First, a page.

In recent years, tourism has been increasingly recognised for its economic potential to contribute to the reduction of poverty in developing countries. Its geographical expansion and labour intensive nature support a spread of employment and can be particularly relevant in remote and rural areas, where live three quarters of the two billion people under extreme poverty conditions. Statistics show that tourism in LDCs is still limited: 2.6% of the world market share in terms of international tourist arrivals (ITAs) and of international tourism receipts (ITRs). However, the growth in ITAs has been faster in LDCs than in the developing countries as a whole: 42.5% in the former and 30.8% in the latter between 2001 and 2005 (15.8% for the world). Also in terms of ITRs: 50.3% growth in LDCs and 40.6% in the developing world between 2001 and 2004 (33.2% for the world). There are several reasons that make tourism an especially suitable economic development sector for LDCs1: 1. Tourism is consumed at the point of production; the tourist has to go to the destination and spend his/her money there, opening an opportunity for local businesses of all sorts, and allowing local communities to benefit through the informal economy, by selling goods and services directly to visitors; 2. Most LDCs have a comparative advantage in tourism over developed countries. They have assets of enormous value to the tourism industry - culture, art, music, natural landscapes, wildlife and climate, including World Heritage Sites. Visits by tourists to such sites can generate employment and income for communities as well as helping in the conservation of cultural and natural assets; 3. Tourism is a more diverse industry than many others. It has the potential to support other economic activities, both through providing flexible, part time jobs that can complement other livelihood options, and through creating income throughout a complex supply chain of goods and services;
For Spouse Deployed o Write separate letters to your children periodically o Share as much information as you can about your daily life and work For Spouse at Home For Spouse at Home o Ignore rumors and try to wait patiently for official date, time, and location information for your partner’s return o Participate in any preparation for reunion activities that might be available o Maintain the healthy self-care practices you established before the departure; try to eat and sleep sensibly o Participate in a support group, whether formal or informal; do not become isolated o Help your children express their feelings and stay in touch with their absent parent
Business people use informal methods to represent business processes (BP), having the main objective to support an enterprise organization. On the other hand, application software is increasingly based on Service Oriented Architectures, where the application logic is represented by executable BP (e.g., by using BPEL.) Despite both are aiming at BP modelling, the methods used by business people and IT specialists are quite different. The former use informal, descriptive methods, with an intuitive semantics difficult to be translated to the formal representation needed in the IT world. This paper presents the main lines of an ontological framework for the representation of BP semantics: BPAL (Business Process Abstract Language.) It is primarily conceived to provide a formal semantics to BPMN, an informal BP modelling method that is emerging in the business world. The modelling categories of BPAL are based on well accepted business notions, such as activity, decision, role. We believe that it may be useful beyond BPMN, in more general business contexts. BPAL is an abstract language (no drawing symbols are provided) having a procedural semantics (allowing a translation to an executable form, BPEL), and a declarative semantics, to be processed by an inference engine.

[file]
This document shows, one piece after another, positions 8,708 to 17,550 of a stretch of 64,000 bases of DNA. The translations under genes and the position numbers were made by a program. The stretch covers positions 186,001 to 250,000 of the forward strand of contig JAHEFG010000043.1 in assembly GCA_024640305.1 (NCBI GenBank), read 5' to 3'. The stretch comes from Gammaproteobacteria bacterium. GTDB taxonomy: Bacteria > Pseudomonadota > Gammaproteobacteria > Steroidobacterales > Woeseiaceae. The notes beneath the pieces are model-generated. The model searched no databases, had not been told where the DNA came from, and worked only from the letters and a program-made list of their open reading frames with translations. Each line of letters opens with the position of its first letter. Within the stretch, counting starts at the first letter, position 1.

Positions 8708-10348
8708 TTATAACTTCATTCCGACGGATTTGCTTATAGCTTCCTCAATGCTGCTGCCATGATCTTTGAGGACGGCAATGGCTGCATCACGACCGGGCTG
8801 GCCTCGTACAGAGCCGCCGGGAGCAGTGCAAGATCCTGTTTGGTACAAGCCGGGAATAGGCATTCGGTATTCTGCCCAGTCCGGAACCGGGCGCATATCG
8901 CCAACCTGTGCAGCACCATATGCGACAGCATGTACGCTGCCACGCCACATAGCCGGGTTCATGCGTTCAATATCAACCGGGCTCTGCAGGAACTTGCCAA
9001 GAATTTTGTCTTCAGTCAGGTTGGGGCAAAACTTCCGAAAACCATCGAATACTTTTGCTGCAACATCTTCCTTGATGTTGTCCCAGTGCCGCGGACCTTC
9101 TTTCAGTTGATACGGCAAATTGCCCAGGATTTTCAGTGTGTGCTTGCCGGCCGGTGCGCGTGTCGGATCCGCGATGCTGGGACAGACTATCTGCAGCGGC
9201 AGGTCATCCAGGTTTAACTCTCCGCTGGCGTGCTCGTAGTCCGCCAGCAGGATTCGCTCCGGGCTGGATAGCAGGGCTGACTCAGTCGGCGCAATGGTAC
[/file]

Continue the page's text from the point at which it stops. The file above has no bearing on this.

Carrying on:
Quality aspects become increasingly important when business process modeling is used in a large-scale enterprise setting. In order to facilitate a storage without redundancy and an efﬁcient retrieval of relevant process models in model databases it is required to develop a theoretical understanding of how a degree of behavioral similarity can be deﬁned. In this paper we address this challenge in a novel way. We use causal footprints as an abstract representation of the behavior captured by a process model, since they allow us to compare models deﬁned in both formal modeling languages like Petri nets and informal ones like EPCs. Based on the causal footprint derived from two models we calculate their similarity based on the established vector space model from information retrieval. We validate this concept with an experiment using the SAP Reference Model and an implementation in the ProM framework. Keywords: Business Process Modeling, Event-driven Process Chains, Similarity, Equivalence.
Asked by SixfootJames on 2012-10-24T11:49:33-04:00 I've been given an old bag of Ricoh camera and lenses and I find that it would be such a waste not to be able to use in some way all this again for something. Can you give me some suggestions as to how to use this kind of equipment with a newer camera like a Canon 600D? Archives Arts Questions and Answers Photography Questions and Answers Oct 24th, 2012 Archives Week 43, 2012 Archives October, 2012 Archives Tags Lens Dslr Old Lenses Best Answer Answered by John Cavan on 2012-10-24T23:11:20-04:00 Ricoh, historically, used the Pentax K-mount for their film SLR cameras, but with a slight and important modification: they added a pin that's used to indicate the aperture is in auto mode for shutter priority use. With some careful work, you can http://forums.dpreview.com/forums/post/25959708 for use on K-mount bodies made by Pentax or Samsung or with a http://rads.stackoverflow.com/amzn/click/B003Y3EJMU for Canon EOS digital and film variants. Nevertheless, if you have Ricoh K-mount lenses, that pin has to go. You can confirm if you have these based on this helpful bit of info from Wikipedia: The R-K mount is used on Rikenon P lenses, Ricoh bodies that include the letter 'P' in their model number, and some non-Ricoh lenses. Now, it's also possible that the Ricoh lenses are M42 screw-mount lenses also known, funny enough, as the Pentax mount when most film cameras had it and Pentax was the SLR king. If that is the case, and it's easy to tell by just looking for threads on the lens mount, then you can easily get...